We heard from some customers with children that it was too easy to make in-app purchases, so we moved quickly to make improvements. We even created additional steps in the purchasing process, because these steps are so helpful to parents.

Last year, we set out to refund any in-app purchase which may have been made without a parent’s permission. We wanted to reach every customer who might have been affected, so we sent emails to 28 million App Store customers – anyone who had made an in-app purchase in a game designed for kids. When some emails bounced, we mailed the parents postcards. In all, we received 37,000 claims and we will be reimbursing each one as promised.

A federal judge agreed with our actions as a full settlement and we felt we had made things right for everyone. Then, the FTC got involved and we faced the prospect of a second lawsuit over the very same issue.

It doesn’t feel right for the FTC to sue over a case that had already been settled. To us, it smacked of double jeopardy. However, the consent decree the FTC proposed does not require us to do anything we weren’t already going to do, so we decided to accept it rather than take on a long and distracting legal fight.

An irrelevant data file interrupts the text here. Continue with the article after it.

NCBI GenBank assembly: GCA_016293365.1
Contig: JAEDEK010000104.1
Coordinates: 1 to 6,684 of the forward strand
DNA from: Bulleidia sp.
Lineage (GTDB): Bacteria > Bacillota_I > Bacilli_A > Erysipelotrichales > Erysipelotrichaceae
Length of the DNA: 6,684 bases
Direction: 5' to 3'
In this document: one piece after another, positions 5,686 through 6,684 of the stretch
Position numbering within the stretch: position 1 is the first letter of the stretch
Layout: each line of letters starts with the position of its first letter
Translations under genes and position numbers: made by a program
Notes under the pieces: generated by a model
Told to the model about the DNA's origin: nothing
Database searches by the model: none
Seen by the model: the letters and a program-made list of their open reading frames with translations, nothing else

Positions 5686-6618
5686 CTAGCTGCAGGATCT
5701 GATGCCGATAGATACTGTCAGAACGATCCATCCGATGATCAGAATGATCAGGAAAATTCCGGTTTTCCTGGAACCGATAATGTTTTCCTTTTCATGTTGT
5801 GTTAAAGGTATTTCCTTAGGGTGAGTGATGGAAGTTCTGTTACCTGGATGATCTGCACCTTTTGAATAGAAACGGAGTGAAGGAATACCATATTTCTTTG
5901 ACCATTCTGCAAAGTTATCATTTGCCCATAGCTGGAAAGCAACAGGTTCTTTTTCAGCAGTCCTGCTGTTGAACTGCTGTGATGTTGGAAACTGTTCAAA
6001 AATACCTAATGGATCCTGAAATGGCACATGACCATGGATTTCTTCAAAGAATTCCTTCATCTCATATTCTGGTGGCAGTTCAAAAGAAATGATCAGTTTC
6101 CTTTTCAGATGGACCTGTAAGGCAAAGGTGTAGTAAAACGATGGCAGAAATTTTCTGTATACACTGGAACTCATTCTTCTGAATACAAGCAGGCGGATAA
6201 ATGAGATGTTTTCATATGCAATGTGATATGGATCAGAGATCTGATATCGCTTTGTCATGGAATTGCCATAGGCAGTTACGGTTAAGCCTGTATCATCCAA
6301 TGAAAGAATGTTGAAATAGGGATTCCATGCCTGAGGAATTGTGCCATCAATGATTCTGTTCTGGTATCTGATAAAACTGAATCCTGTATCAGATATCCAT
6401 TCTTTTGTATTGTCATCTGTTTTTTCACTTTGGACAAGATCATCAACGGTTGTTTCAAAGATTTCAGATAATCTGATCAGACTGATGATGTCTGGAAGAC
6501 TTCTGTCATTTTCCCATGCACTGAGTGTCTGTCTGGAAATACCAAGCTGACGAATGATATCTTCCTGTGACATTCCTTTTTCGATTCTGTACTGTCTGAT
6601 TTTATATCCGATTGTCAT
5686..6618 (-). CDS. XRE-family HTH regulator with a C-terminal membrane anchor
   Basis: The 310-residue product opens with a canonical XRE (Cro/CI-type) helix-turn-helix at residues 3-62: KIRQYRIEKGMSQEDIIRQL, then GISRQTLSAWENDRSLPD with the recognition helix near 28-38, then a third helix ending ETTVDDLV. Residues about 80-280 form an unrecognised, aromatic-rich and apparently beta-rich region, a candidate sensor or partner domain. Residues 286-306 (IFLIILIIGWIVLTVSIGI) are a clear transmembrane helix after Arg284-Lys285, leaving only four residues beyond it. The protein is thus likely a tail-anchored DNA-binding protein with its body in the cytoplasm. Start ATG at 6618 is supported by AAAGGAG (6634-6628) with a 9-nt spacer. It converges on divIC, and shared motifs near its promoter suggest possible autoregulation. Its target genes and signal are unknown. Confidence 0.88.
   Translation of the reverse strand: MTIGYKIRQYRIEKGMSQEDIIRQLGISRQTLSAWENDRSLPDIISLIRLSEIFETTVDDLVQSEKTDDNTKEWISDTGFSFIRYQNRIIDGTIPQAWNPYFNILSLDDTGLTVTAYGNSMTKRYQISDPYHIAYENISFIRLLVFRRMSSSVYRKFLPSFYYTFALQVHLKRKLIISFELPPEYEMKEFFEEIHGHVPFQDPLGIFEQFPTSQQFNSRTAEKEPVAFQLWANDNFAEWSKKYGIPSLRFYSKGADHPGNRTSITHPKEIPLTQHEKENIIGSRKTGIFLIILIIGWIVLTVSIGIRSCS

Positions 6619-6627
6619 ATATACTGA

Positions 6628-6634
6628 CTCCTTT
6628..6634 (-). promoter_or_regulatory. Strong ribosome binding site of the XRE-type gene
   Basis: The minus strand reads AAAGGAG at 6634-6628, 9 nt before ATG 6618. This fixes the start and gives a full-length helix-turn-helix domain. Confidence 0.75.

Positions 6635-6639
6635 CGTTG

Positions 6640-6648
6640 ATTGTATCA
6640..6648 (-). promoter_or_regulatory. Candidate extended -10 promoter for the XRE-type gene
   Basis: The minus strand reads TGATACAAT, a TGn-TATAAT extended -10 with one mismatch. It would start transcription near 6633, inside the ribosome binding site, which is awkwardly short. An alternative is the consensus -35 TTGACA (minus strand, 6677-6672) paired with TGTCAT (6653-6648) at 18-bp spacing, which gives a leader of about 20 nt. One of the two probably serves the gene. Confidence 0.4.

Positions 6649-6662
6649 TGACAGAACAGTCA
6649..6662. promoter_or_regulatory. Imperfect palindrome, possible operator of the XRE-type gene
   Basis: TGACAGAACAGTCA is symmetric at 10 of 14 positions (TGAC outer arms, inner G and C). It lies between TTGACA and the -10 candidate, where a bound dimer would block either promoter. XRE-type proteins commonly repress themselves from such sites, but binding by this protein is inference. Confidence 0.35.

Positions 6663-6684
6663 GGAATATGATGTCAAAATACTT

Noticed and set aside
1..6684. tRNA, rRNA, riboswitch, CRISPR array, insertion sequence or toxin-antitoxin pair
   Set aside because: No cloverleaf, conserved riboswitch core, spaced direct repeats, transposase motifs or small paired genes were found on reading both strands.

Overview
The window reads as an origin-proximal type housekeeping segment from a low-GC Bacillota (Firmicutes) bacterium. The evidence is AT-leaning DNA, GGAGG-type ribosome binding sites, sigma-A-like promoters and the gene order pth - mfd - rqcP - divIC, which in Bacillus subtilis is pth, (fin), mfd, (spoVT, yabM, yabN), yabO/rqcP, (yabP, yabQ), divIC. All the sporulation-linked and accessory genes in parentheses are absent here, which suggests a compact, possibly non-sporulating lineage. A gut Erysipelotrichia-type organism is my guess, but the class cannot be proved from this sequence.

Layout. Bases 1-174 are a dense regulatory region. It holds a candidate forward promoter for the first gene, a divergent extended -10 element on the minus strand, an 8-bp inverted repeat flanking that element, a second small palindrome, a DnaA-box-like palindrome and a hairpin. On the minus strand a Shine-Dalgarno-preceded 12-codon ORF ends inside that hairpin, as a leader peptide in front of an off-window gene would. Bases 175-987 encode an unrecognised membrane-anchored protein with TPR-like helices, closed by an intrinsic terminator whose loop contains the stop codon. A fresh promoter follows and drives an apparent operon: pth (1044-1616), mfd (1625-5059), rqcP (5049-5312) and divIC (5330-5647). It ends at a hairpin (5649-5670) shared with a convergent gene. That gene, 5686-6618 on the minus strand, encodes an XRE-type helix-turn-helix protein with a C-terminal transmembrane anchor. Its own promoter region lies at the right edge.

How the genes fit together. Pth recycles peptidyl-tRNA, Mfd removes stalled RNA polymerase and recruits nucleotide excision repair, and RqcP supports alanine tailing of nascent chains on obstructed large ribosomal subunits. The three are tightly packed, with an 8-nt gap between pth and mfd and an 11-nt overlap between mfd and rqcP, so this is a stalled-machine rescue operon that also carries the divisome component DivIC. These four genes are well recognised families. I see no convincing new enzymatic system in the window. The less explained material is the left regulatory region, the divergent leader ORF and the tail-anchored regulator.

The App Store is one of Apple’s most important innovations, and it’s wildly popular with our customers around the world because they know they can trust Apple. You and your coworkers have helped Apple earn that trust, which we value and respect above all else.

Apple is a company full of disruptive ideas and innovative people, who are also committed to upholding the highest moral, legal and ethical standards in everything we do. As I’ve said before, we believe technology can serve humankind’s deepest values and highest aspirations. As Apple continues to grow, there will inevitably be scrutiny and criticism along our journey. We don’t shy away from these kinds of questions, because we are confident in the integrity of our company and our coworkers.

Thank you for the hard work you do to delight our customers, and for showing them at every turn that Apple is worthy of their trust.

Tim
In response, the FTC said that its proposed order is more robust than the settlement in the class action lawsuit, and that the resolution in that lawsuit didn't require Apple to change its behavior. Additionally, the FTC's settlement does not put a cap on the amount that could be refunded to parents, while the lawsuit's did.

Top Rated Comments

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12 months ago
Parents should be more involved with their kids and know what they are giving them access to on devices.
Rating: 43 Votes
12 months ago
Can Apple do more to make sure kids don't make in-app purchases? Maybe!

Can parents do more to see what their kids are doing at such a young age? Definitely!
Rating: 37 Votes
12 months ago